By the end of this list, over-mystified beyond ordinary everyday mystification, I staggered home from this encounter and slept for what seemed like a week.

Dr Deekin always wheeled his patients anywhere head first. His reasoning was “Only coffins go feet first”. Who can argue with that?

He was wickedly mischievous too. He once took a patient to the recovery room who had just had a tracheostomy fashioned. He told the dopey recovery nurse to keep a close eye on the patient’s airway, ie chin up, head back etc. The poor nurse was found much later still at her station still maintaining the patient’s airway, for no good reason. The patient was wide awake and breathing through his new tracheostomy!

Because of his age and vast experience, he was the head of department. He was also its patron saint. He had an uncanny ability for being in just the right place and at the right time. Whenever any colleague, senior or junior, ran into some unexpected life-threatening situation such as a “can’t intubate, can’t ventilate” scenario, Dr Deekin would appear from nowhere and effortlessly save the day. His Consultant colleagues held him in awe-filled esteem.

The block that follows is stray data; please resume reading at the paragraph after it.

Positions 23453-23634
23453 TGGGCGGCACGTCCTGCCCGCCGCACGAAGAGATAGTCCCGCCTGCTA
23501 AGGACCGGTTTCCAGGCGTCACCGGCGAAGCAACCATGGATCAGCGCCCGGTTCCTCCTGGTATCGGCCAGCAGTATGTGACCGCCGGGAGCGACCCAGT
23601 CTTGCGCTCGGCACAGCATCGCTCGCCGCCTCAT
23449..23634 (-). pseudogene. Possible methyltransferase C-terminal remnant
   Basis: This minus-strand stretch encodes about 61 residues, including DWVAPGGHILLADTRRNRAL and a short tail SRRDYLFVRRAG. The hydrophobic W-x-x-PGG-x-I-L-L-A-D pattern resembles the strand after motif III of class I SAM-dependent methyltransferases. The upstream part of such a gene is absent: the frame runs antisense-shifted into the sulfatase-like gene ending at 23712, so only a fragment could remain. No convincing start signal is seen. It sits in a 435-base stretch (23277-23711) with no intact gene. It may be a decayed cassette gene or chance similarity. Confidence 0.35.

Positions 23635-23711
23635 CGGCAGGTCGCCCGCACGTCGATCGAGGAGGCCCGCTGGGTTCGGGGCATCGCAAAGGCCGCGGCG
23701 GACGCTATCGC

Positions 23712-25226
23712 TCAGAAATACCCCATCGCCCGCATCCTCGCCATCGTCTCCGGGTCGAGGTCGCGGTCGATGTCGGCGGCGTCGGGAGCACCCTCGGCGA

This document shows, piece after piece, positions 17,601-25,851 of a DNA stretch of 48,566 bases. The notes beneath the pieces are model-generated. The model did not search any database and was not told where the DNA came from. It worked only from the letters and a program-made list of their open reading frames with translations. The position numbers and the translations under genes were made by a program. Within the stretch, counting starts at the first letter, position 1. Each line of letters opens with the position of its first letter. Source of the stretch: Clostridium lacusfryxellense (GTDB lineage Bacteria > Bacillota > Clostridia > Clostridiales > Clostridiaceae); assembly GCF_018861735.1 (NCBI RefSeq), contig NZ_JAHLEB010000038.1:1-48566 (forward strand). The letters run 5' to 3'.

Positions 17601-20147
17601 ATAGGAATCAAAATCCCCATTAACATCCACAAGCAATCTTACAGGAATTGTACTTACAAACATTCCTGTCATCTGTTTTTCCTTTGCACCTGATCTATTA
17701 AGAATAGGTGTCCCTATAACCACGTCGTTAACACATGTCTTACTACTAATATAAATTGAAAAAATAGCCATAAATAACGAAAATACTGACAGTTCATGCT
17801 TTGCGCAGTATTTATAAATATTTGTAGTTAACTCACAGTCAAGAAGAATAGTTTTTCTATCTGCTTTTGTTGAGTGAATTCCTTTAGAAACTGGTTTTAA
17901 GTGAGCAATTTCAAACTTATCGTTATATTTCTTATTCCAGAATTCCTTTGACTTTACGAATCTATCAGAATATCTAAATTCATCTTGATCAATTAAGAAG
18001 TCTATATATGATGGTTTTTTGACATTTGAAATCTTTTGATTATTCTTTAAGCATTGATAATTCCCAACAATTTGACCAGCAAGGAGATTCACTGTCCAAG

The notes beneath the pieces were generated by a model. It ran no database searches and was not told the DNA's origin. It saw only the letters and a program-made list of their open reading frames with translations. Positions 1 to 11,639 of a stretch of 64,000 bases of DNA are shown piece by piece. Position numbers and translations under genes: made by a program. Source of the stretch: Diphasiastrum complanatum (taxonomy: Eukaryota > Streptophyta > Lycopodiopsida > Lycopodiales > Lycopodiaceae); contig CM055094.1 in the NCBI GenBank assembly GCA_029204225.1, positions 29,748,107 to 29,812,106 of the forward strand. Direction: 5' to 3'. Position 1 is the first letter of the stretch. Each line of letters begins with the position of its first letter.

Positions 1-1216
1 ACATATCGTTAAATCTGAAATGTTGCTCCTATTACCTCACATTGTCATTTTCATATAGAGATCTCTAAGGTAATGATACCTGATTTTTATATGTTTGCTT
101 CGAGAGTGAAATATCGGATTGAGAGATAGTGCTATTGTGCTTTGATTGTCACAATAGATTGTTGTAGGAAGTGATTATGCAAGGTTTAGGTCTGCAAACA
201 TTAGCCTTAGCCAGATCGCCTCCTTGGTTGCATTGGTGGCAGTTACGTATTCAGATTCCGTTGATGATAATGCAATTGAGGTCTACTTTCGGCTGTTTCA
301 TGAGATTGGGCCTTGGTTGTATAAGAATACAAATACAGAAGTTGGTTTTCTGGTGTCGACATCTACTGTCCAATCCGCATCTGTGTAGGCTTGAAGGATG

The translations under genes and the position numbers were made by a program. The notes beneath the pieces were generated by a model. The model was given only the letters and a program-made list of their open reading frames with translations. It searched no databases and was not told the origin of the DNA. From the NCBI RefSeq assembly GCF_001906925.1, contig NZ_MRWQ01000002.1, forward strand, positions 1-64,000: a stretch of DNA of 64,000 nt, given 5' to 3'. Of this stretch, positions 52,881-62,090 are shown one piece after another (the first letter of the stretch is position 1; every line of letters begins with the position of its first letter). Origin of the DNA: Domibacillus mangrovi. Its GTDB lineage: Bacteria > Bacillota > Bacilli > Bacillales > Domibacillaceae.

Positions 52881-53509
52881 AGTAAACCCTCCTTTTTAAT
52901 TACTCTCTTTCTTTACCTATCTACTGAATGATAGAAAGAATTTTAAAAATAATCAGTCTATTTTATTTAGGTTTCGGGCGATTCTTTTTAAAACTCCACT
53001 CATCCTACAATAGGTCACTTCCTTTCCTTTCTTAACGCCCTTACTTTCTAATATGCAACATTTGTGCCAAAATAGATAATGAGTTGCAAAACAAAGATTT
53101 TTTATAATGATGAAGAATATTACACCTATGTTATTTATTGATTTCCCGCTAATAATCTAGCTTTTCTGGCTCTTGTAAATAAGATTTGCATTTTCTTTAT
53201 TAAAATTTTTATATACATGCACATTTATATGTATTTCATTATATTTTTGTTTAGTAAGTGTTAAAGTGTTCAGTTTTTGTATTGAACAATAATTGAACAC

I eventually fell foul of him thus: One night I was covering the intensive care unit. I was overwhelmed by the complexity of a case. I called for help, and Dr Deekin’s voice answered. He sounded tired and very sleepy. I was glad of a reply and I nervously and obsequiously used his first name, which sounded like “Vic” to address him before explaining lengthily :

“Hello Vic, it is Dr Burrito here, I need your advice….”. I blathered on for a bit longer before he interrupted me. “Do you want me to come in?” he asked directly in a pained fashion. Oh no, no, no I answered, I just wanted you to be aware. He hung up and presumably returned to his slumber.

The next morning as I was finishing my shift I popped into the anaesthetist’s office. Jenny the secretary was already manning her typewriter. “There’s a letter for you from Dr Deekin”, she cheerily remarked. I opened the hand addressed envelope immediately:

Dear Dr Burrito,

Only friends, family, and people I know well, call me by my first name.

You Sir, are none of the above.


I must admit to being a bit stunned at causing such offence to my greatest hero, role-model, and mentor. I went home saddened. I was close to finishing my time in that department before moving on to pastures new, so I did not have to forbear my discomfort for too long.

I subsequently learnt that Dr Deekin was nursing a terminal disease. This totally explained his uncharacteristic testiness.

We are all of us shaped by the people we meet and the experiences we share, especially in our formative years. A lot of who I am today is down to Dr Deekin.

May Perpetual Light shine upon him, and may he rest in peace, Amen.



A Bittersweet Outcome


This is the sequel to “Arguing The Toss”.